employees seek other forms of compensation, including travel, study
allowances, non-wage benefits as well as illicit payments for doing their
official duties.
Weak policy and regulatory regime signify authoritarian systems, which tend to
frustrate control arrangements and impose unwarranted restrictions on citizens’
participation and other fundamental freedoms to the rest of the society. This situation
manifests itself in the form of over-centralisation of power; lack of freedom by the
media to expose scandals; clientelism; impunity of well-connected officials; low
regard for expertise and professionalism; and absence of transparency in public
financial management.
Low salaries of public officials in many African countries, as well as job insecurity
caused by uncertainty in positions were found to have a correlation with increased
corruption (Fourie, 2006; ADB, 2005). In Madagascar, perceived levels of petty
corruption declined between 1995 and 2001 as real wages increased – petty
corruption declined by 42%, while real wages increased by 50% (ADB, 2005: 214).
In this case, the supporting relationship presented is such that, the low pay and poor
working conditions force the highly skilled personnel to abandon public service and
seek for better pay in the private sector or emigrate to developed countries, leaving
behind weak institutions and administrative systems. The eminent outcome of this is
that, public servants continue to go to “work”, despite the claim that their salaries do
not cover their transport costs, but with the confidence that corruption is the only
rational way available for them to earn a decent pay that can sustain their family
The other factors that reinforce corrupt tendencies relate to the socio-cultural
systems of clan and extended family attachment, whereby ‘successful’ family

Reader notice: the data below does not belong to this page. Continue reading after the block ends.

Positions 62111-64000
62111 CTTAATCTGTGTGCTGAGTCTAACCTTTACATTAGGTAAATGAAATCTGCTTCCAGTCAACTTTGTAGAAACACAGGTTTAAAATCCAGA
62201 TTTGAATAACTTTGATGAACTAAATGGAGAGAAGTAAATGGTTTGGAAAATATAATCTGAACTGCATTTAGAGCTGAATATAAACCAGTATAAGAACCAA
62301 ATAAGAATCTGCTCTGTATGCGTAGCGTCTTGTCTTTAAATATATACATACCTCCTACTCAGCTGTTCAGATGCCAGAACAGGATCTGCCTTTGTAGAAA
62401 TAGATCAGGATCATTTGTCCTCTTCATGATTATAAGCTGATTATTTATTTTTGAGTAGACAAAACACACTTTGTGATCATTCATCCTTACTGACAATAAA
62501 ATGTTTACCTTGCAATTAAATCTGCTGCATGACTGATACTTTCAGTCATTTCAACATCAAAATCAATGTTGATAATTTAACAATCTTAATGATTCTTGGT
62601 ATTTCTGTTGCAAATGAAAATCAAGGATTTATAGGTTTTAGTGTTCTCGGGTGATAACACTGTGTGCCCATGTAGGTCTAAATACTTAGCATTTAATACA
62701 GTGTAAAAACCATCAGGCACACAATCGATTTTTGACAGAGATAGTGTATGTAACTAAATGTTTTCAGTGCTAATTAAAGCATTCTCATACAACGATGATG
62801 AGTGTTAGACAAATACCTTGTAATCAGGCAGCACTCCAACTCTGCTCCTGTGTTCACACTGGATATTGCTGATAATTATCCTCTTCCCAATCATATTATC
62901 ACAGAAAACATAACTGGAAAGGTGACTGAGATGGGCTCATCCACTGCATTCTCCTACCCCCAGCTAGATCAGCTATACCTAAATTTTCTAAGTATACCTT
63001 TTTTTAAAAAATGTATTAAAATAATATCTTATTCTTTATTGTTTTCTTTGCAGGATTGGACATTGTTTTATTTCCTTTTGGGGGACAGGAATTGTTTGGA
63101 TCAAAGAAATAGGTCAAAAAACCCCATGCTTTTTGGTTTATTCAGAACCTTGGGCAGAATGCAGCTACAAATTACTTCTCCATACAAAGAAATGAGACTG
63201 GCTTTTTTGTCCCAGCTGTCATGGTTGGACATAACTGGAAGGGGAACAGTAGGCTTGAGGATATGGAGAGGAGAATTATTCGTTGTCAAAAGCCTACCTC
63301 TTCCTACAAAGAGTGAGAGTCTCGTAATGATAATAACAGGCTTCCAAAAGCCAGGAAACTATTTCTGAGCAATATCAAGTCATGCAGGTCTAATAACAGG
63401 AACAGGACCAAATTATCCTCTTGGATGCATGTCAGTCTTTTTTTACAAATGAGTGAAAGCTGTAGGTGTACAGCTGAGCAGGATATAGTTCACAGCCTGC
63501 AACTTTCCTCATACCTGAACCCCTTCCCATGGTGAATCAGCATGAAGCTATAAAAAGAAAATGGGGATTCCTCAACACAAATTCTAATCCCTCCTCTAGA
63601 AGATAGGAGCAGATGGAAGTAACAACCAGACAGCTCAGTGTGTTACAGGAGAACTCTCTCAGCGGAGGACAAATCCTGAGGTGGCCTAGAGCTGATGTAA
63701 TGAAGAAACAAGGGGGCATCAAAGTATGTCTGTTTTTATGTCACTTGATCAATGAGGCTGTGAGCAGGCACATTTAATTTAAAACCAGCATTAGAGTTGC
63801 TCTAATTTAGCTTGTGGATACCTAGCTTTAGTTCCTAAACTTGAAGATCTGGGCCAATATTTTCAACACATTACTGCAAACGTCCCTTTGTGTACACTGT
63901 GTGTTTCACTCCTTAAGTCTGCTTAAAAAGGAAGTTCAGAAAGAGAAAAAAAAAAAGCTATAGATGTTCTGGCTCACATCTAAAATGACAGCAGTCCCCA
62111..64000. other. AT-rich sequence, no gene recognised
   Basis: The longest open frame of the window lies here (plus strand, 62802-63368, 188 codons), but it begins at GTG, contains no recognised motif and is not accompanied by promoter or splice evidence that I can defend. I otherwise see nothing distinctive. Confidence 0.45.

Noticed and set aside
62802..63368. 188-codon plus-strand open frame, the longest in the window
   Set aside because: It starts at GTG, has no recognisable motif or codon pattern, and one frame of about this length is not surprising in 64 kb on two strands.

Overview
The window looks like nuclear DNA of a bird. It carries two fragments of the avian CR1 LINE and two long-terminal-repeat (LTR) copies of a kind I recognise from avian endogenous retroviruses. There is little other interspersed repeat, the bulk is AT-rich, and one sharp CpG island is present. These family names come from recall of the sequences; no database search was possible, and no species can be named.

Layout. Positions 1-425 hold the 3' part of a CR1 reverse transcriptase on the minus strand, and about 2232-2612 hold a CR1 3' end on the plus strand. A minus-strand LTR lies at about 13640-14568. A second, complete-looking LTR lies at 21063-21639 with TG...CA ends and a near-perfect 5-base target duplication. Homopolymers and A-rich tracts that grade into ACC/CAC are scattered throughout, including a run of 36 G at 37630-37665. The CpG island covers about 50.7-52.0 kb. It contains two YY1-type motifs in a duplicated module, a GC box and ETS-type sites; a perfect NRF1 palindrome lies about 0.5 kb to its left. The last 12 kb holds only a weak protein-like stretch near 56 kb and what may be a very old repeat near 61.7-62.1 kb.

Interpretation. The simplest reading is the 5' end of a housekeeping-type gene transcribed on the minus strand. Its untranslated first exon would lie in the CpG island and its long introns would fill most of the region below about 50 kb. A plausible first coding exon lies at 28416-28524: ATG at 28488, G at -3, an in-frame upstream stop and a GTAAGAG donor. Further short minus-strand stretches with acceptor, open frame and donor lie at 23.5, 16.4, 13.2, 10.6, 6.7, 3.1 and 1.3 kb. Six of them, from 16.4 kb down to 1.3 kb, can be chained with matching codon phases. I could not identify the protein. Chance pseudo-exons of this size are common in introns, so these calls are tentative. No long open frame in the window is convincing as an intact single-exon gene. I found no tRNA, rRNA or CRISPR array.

members are expected to meet the costs of several family-related expenditures,
including marriages, burials, school fees and health, which are ordinarily beyond the
official salaries of public officials.
3.4.3 Effects of corruption
While corruption occurs in poor and rich countries alike, its caustic effects are much
more problematic for the developing countries, as it comes at high cost for those that
are poor. Political corruption for example, which involves the misuse of political
power to amass wealth among the members of ruling regimes and use public
resources to fund their political campaigns, especially during elections, erodes the
fundamental pillar of good governance – democracy. This is normally a precursor to
loss of public confidence in government, and a fertile ground for political upheavals
like civil wars that aggravate social and economic distress.
Corruption distorts the rule of law as the powerful and well-connected individuals
become apparently above the law; undermines the allocation and frugal use of
scarce resources; reduces opportunity to provide social services to the poor and
increases destitution; creates uncertainty for doing business and frustrates domestic
and foreign investment; and it inflates government spending for low value output and
outcomes, which frustrates development assistance, increases financial deficits and
the debt burden (World Bank, 2002; Pauw et al, 2002; Fourie, 2006). Such episodes
can only exacerbate the poor levels of accountability, undermine the credibility of
public institutions, while impairing good governance and development.
The potential impact of corruption on the socio-economic aspects of development
are summarised as below (World Bank, 2002; ADB, 2005):
distorted enterprise development and growth of the unofficial economy;
lower levels of domestic and foreign investment;
lower public revenues and less provision of the rule of law as public good;
misallocation of talent, including underutilisation of expertise, professionalism
and key segments of the society, such as women;
overly centralized government; and
state capture by corporate elite of the laws and policies of the state, thereby